By: Samantha M. Timko, Strategic Initiatives Administrator and Nafia Khan, Senior Management Fellow
The City of Fort Lauderdale’s City Manager’s Office Division of Structural Innovation, created in the fall of 2011, advances strategy management, performance excellence, and process improvement for the City of Fort Lauderdale. Efforts to lead continuous improvement are aimed at improving performance and significantly reducing the time and costs associated with everyday business processes. Through a formal Process Improvement Program, Structural Innovation collaborates with department staff to determine performance deficits that are prioritized for focused process improvements and addressed through Lean Six Sigma approaches, benchmarking, and best practice research.
To establish process improvement capacity within departments, Structural Innovation coordinates efforts to train City staff in Lean and Six Sigma principles with 76 Six Sigma Yellow Belts and 20 Lean Six Sigma Green Belts trained in FY 2014, and more scheduled for FY 2015. With this established capacity, staff has begun to implement process improvement efforts and realize savings. One such effort, led by Paula Romo, Senior Performance Analyst for the City Manager’s Office Division of Structural Innovation, and lead for the City’s Process Improvement Program, has been provided as a success story.
The project scope included the electrical-electronic inventory at the City’s Peele-Dixie Water Treatment Plant. The goal of the project was to ensure there was an adequate inventory for plant operations based on the operational master plan capacity. The project also examined purchases made over the past year in an effort to reduce excess or obsolete parts and manage adequate inventory levels. The successful study identified a projected savings of $52,133.
Tamira Coffman, Assistant Public Works Director for Utilities, commented that a lot of beneficial information was uncovered as a result of this project, “it identified the need for a Computer Maintenance Management System with an Inventory Tracking mechanism that is tied to the City’s financial system and can improve the efficiency and reliability of treatment plant operations. It will also help identify critical parts that need to be on-hand for continued plant operations, especially for emergency situations.”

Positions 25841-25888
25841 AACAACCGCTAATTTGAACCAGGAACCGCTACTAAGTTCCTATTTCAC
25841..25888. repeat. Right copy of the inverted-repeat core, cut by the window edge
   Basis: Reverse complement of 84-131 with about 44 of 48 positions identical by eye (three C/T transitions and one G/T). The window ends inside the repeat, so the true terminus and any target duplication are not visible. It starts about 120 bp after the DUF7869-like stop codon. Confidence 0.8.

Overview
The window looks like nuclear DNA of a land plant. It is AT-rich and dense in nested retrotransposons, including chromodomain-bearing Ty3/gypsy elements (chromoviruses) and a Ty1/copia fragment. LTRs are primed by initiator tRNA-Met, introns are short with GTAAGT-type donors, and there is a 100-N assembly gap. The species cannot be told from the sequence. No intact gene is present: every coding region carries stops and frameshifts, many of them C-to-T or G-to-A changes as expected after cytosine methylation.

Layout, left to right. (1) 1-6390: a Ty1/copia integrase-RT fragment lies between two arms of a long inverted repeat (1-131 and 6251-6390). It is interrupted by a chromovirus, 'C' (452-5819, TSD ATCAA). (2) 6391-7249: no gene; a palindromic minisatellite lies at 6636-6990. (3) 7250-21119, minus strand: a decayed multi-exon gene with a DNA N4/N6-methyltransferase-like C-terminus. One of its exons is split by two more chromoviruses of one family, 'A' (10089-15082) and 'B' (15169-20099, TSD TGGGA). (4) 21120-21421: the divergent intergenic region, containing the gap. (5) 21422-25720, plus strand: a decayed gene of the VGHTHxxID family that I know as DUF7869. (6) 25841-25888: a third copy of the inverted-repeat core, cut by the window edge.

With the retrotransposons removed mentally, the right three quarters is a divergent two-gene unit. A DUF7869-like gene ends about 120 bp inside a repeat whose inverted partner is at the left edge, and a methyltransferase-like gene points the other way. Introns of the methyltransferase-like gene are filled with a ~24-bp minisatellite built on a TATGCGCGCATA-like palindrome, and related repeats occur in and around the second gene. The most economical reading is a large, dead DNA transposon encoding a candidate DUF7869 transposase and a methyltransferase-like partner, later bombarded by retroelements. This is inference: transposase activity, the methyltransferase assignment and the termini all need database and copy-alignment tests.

Miguel Arroyo, Water and Wastewater Treatment Manager, says implementing the recommendations from the results will help staff standardize the methods and techniques used to assess plant needs, “It will streamline the ordering process and improve the inventory levels to ensure the plant is operational and providing a vital service. A structured system will also minimize costs so we may appropriately allocate funds where they are needed most.”
The team plans to pilot this inventory management system and ultimately expand it to the other water plants. Special thanks to the Utilities Inventory Team Tamira Coffman, Miguel Arroyo, Pat Long, Reina Gonzalez, Cesar Alza, Donald Hering, and Nikki Weston for their hard work and dedication on this initiative. It was a great team effort that embodies the spirit of working together to build community.